Is It True That The Quality Of My Workforce Can Make My Company More Valuable?

How does that work? How about an example?


It does seem intuitively obvious to most of us that with the continuous struggle to find and retain quality employees, that a buyer would value a company with employees that are experienced, well-trained, positively oriented and team players.  If that’s true, then how would a buyer measure whether that is true or not without interviewing employees and managers? 

Simple, they look for the “symptoms” of a great workforce.  Some of them would be anecdotal like the ones in my example below.  There are several other objective measurements that you (and a potential buyer or valuator) can use to explore your workforce.  These include: 

  • Employee retention 90 percent or higher 
  • Employee promotions from within 
  • Employee satisfaction surveys 
  • Number of referrals from existing employees to recruit new employees 
  • Word of mouth from others in the industry 
  • Positive feedback from your clients 
  • High production levels above industry standards 
  • Employee participation in training for enhanced skills 
  • Employee participation in suggestions for process improvements  
  • Employee rewards and recognition for achievements 

Wouldn’t you like to be leading a company of enthusiastic individuals who are clear on their goals? Who focus on how they can support one another to accomplish them?  I bet you can name one or more of those companies (hopefully, yours is one of them) off the top of your head.  

One of my favorites is Midwest Groundcovers.  (They are not my client, in fact, I am their client.) Midwest Groundcovers has, for many years, consistently been an example of a great culture that is alive in many ways, most especially in their great employee workforce.  The grounds are always well maintained, even the “behind the scenes” areas behind the greenhouses.  The workers at all levels are smiling, helpful and happy.  The quality of the plant material is outstanding.  

Last summer I was impressed to see a team driving around on a July afternoon offering popsicles to the workers who were loading plants in the blazing sun.  All of them were having fun while doing their work and involving their customers.  Every encounter I have ever had, from trade shows, through managers giving tours, to customer service on the phone, to the horticulturalists who train and educate in their “spare time” –everyone has a smile and a serving spirit.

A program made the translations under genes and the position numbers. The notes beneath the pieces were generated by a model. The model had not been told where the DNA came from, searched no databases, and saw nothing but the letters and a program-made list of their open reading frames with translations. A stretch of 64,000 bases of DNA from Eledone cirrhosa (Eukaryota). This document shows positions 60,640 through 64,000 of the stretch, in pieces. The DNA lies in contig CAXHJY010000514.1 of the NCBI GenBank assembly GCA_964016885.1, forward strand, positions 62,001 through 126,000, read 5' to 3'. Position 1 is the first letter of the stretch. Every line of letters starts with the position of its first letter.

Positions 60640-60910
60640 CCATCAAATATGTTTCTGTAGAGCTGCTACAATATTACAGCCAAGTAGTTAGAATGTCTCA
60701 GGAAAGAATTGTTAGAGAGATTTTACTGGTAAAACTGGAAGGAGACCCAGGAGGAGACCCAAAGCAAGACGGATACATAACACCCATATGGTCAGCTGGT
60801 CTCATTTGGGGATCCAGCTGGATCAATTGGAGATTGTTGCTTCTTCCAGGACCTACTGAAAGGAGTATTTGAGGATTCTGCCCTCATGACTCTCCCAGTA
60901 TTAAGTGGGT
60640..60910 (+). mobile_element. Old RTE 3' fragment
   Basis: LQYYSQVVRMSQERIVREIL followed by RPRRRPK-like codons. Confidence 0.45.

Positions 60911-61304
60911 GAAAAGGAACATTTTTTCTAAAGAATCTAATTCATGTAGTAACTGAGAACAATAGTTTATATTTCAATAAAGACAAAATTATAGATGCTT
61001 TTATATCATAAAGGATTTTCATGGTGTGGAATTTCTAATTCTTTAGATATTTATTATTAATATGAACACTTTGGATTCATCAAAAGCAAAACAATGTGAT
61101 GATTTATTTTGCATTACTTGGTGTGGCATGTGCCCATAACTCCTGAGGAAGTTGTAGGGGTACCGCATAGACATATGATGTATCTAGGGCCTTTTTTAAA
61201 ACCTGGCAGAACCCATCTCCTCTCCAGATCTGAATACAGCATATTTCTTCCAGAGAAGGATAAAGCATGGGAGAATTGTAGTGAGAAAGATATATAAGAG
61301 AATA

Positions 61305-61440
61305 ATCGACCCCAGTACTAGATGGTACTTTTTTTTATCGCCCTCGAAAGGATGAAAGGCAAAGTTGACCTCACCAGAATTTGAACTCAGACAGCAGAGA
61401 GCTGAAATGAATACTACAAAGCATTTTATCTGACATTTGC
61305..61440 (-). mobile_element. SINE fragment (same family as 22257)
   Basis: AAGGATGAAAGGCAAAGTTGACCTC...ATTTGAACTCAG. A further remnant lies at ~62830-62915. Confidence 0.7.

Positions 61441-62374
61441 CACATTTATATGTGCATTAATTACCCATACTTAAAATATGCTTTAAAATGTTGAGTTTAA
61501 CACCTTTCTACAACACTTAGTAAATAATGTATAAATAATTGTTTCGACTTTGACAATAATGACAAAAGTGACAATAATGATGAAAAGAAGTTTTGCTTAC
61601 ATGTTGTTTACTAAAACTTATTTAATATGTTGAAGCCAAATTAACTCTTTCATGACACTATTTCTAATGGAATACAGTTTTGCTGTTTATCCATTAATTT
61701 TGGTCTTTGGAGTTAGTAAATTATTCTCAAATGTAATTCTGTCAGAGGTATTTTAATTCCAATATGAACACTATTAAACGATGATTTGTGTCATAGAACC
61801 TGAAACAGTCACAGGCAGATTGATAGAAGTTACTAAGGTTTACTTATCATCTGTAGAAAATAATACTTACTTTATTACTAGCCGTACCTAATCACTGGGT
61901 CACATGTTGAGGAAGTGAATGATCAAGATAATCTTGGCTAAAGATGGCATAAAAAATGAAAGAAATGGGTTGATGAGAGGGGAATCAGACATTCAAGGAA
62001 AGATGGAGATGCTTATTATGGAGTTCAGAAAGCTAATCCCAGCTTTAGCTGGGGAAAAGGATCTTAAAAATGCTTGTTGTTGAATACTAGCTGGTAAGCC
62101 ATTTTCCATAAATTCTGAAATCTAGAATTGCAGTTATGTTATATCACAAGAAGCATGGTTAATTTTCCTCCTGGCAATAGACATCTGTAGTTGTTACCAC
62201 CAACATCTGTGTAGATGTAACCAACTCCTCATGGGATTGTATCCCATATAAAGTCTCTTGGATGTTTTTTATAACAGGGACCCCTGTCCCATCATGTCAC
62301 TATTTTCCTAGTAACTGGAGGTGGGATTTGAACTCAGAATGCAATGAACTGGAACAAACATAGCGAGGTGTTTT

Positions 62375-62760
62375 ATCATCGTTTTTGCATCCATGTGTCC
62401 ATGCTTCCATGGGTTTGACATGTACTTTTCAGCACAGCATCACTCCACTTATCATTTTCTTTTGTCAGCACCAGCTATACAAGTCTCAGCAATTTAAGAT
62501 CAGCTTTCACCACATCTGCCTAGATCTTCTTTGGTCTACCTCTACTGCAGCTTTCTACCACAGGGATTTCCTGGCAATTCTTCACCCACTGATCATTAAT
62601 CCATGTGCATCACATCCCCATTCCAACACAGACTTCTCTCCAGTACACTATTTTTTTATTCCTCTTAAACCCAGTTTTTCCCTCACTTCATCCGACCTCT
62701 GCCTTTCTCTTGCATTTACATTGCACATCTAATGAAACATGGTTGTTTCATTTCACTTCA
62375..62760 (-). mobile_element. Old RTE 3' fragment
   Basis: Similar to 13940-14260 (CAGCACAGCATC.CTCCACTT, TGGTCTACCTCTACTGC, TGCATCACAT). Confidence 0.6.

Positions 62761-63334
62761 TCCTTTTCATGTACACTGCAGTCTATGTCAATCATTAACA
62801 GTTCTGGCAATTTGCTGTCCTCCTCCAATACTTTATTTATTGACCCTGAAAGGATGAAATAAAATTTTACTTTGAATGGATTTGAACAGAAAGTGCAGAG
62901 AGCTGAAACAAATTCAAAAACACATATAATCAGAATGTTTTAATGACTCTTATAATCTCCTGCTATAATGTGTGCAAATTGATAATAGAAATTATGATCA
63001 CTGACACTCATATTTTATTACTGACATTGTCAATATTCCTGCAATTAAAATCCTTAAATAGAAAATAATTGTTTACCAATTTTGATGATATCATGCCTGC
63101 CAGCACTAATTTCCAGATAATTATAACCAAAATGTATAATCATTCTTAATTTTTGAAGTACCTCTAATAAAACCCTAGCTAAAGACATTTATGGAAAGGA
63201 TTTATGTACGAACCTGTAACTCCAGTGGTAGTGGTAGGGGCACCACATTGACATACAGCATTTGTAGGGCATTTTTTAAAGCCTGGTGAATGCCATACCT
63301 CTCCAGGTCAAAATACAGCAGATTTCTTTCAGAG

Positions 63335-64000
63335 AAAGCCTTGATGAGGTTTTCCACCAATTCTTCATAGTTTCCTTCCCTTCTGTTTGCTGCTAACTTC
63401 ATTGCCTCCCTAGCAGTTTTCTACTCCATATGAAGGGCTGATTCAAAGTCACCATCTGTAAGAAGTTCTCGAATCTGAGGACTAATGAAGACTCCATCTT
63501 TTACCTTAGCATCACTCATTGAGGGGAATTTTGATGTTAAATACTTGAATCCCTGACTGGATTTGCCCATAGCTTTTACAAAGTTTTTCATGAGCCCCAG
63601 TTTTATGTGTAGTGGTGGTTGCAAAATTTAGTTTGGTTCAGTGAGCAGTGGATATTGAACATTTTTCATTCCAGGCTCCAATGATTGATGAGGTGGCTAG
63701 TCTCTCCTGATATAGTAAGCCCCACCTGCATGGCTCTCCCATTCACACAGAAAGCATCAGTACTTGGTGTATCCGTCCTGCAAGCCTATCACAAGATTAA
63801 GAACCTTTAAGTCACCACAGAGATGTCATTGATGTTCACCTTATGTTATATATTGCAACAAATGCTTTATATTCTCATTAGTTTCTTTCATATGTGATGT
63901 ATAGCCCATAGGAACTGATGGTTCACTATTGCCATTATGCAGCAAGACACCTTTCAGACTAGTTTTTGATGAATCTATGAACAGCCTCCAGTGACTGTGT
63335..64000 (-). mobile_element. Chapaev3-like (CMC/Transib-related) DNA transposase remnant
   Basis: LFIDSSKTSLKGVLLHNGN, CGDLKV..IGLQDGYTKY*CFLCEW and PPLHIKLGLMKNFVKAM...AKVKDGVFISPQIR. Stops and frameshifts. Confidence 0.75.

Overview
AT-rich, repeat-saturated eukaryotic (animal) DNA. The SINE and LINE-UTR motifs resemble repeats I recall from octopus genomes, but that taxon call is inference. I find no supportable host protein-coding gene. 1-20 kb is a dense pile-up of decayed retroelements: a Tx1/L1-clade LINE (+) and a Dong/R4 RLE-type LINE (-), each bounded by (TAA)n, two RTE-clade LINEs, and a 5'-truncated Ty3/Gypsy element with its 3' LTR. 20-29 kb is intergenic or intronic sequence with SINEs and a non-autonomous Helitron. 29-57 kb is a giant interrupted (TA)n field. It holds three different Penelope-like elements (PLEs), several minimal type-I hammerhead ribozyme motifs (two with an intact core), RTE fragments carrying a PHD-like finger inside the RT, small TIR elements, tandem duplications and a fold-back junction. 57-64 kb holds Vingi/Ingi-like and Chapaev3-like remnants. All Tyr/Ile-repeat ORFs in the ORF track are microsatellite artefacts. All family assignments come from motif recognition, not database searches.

Last summer I worked on a project (pro bono) for a local church (their Laudato SI garden – a few photos here  and the Midwest Groundcovers driver asked about the project (with so many volunteers on hand at 7 a.m.) and made a financial contribution!  How about that for caring and engaging with customers.  

I am willing to bet that their measurements of employee productivity and satisfaction are all very high. I am also sure that the culture lives beyond the original founders and will continue as a tribute to them in future. 

Can you measure the quality of your workforce?  It’s never too early or late to start with a goal of measuring your “here” and setting objectives for your “there”.  Not only will you improve your current workforce productivity, culture, and satisfaction, but all of these add value to your company for your future exit plan, whether that be to sell your company, transfer it internally or buy another company and integrate those employees into your healthy workforce.    

 If you’d like to have a discussion about where to start, please reach out to me at 224-688-8838 or email me at [email protected].

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Alison Hoffman

has more than 25 years of experience in strategy, operations, mergers and acquisitions and delivering business-to-business client solutions. Her areas of expertise include managing operations for profitable growth, organizational design and strategy activation. She brings a wealth of experience through her work in evaluating, valuing and purchasing over 30 companies, leading company-wide cultural and business integration projects and consolidating best practices among business processes and corresponding computing systems. Read Full Bio